Grandma taught me by this meal that it is easy to dismiss a thing without giving it the chance to reveal itself to you in a different form. About the importance of exploration, of probing a thing and asking, ‘How else can I use you? How else can you manifest yourself?’ 

Perhaps I am searching, reaching, for a lesson here. I would still lean the other way if confronted with raw garden eggs. But chop some onions, peppers, tomatoes in and watch my transformation. And this is what food is about, isn’t it? Transformation – how it is transformed, how we transform, and how we are transformed by it.


In May, Ramon explores cooking with Pepper Fruit. He says ‘it tastes like what I thought flowers would taste like’ as a child. 

At first glance, it reminded me of a peanut in its shell. The flavor of flesh reminded me of fireball whiskey and the seeds of perfume. It is kind of funny how memory works. Biting into it, I was reminded of a time when I thought biting into a flower would taste how these seeds taste to me now.


In June, Timi shares her memories of corn from boiled to popped and roasted:

But I like popcorn. It is a sin to watch a movie without crunching on the warm white sugary kernels of heat-popped corn. By the time the trailers are done and the movie is about to begin, I am more than a quarter of the way into my box of popcorn. I need to slosh liquid in my mouth and floss as the closing credits roll and my hands finger the unpopped and burnt kernels scattered at the base of the box. Still, next movie, new box of popcorn.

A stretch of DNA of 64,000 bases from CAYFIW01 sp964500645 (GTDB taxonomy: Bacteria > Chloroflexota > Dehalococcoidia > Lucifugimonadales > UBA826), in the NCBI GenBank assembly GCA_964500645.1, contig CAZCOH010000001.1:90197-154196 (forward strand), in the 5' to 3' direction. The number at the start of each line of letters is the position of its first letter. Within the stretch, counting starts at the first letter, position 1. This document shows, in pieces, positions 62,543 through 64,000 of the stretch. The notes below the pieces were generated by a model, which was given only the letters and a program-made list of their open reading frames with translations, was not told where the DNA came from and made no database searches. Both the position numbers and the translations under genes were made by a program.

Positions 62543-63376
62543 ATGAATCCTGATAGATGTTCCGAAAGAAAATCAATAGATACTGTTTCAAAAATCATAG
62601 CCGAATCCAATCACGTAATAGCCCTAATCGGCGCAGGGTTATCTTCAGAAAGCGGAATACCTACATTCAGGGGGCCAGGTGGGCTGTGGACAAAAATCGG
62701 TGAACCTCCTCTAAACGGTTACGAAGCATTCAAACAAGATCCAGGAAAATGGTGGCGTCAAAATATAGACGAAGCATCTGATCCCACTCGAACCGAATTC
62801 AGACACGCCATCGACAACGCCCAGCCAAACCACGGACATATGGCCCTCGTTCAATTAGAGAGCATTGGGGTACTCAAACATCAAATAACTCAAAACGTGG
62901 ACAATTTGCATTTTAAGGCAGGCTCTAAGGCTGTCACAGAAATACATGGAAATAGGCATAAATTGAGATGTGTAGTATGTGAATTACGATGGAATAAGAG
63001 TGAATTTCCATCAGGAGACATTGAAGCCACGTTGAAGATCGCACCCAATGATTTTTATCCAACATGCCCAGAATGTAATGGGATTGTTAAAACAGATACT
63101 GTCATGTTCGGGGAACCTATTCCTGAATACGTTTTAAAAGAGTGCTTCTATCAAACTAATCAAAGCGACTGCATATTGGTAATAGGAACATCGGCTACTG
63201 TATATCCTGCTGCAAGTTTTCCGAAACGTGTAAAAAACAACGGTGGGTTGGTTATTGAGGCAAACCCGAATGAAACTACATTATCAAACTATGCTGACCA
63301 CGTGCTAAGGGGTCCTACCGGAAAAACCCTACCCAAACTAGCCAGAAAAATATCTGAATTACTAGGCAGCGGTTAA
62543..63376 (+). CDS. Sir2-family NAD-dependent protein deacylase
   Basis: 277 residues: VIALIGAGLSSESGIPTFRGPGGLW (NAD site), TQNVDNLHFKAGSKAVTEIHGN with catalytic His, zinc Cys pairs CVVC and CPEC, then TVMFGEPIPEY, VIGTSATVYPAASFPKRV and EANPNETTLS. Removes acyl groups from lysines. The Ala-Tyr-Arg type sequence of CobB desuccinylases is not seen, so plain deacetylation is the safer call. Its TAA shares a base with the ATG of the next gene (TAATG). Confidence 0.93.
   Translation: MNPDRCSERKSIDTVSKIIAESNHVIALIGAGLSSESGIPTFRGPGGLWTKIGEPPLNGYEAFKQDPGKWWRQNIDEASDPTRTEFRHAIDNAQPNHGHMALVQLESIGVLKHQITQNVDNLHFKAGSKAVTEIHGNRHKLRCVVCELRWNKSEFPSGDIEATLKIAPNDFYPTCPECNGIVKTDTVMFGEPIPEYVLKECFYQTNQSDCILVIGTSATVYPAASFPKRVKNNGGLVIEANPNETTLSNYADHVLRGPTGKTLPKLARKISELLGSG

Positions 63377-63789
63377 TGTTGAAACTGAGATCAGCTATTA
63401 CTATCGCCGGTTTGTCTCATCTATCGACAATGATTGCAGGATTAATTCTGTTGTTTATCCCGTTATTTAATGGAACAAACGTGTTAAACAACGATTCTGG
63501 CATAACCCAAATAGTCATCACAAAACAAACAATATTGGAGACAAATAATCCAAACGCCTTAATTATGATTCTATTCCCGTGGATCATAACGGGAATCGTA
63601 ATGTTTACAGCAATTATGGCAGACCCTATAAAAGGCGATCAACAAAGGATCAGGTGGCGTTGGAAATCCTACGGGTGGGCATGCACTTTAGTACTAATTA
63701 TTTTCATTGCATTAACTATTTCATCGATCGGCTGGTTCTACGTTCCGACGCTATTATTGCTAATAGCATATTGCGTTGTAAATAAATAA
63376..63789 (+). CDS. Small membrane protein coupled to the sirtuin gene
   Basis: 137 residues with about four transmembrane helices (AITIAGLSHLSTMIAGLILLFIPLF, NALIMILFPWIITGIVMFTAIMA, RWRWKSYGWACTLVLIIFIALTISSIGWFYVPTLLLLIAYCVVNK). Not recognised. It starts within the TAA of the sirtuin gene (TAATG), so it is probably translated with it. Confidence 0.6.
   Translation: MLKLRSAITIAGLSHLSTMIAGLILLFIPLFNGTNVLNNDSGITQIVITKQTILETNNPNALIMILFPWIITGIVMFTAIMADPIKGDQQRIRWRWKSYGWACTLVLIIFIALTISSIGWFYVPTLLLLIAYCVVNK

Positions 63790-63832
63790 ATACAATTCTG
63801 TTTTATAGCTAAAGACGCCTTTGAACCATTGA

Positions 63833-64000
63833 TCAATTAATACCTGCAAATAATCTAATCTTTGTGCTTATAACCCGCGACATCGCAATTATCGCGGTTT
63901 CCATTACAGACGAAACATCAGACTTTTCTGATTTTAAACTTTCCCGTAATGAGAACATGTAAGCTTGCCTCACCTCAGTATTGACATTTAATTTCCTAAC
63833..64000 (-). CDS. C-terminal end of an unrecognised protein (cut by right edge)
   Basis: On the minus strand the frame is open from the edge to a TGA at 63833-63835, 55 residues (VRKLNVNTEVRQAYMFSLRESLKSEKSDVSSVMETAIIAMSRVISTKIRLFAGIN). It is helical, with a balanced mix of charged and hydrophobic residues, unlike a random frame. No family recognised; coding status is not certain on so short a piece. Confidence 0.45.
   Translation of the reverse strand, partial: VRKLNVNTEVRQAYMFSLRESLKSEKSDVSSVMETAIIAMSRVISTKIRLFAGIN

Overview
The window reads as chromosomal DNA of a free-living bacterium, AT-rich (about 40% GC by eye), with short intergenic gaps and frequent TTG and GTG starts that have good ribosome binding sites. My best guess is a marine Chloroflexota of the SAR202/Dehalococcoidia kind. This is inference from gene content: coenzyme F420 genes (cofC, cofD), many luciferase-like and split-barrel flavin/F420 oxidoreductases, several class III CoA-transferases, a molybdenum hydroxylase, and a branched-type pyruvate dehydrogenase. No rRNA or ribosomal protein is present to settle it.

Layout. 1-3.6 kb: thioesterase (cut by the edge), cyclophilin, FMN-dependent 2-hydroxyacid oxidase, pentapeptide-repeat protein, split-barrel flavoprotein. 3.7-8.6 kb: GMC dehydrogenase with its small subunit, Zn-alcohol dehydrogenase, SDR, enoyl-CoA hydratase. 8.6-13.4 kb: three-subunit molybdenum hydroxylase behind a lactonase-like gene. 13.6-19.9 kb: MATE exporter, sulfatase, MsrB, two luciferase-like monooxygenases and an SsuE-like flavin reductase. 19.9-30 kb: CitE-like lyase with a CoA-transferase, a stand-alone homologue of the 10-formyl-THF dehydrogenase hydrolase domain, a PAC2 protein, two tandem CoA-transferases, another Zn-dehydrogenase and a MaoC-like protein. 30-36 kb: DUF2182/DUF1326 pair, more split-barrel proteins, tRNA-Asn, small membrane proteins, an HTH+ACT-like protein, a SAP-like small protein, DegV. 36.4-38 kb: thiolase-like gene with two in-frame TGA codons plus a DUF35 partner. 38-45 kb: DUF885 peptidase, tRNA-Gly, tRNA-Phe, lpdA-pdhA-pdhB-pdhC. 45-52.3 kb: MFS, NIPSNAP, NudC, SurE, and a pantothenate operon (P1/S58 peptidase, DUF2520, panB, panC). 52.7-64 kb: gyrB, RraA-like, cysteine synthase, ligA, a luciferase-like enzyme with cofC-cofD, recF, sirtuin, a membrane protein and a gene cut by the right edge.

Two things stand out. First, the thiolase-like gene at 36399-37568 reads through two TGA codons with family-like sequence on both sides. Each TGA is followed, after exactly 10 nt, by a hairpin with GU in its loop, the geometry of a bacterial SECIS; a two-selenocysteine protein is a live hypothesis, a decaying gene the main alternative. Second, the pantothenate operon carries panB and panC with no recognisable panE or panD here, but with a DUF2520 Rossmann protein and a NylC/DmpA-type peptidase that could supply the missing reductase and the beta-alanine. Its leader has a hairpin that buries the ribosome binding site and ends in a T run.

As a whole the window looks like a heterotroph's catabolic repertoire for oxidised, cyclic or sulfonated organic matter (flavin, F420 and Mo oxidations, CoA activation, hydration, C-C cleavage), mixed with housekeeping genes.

And gave me my favourite quote of all time – because it explains in a way my love for Nigerian food and a desire to celebrate it

“What is patriotism but the love of the food one ate as a child?” ― Lin Yutang

I also share my stories of Ose Nsukka/ Yellow chilies

Young, just-married and learning, I discovered yellow peppers, ose Nsukka at my late sister-in-law’s. We were visiting Lagos from Port Harcourt and she’d cooked Okro soup in the manner of the Igbo in our honour. Fourteen years ago, I could have done without Okro in that style – grated, cooked in palm oil, seasoned with crayfish and dry pepper and blah di blah. I was not impressed – there wasn’t much to recommend it to me. Give me okro and stew and we would be done but Sister Kate’s Okro soup changed my life. The aroma and flavours were sweet and spicy. Needless to say, I found renewed respect for le okro.


In July, Minjiba writes about Golden Melons and its unique characteristics – confident, revealing, refreshing and more: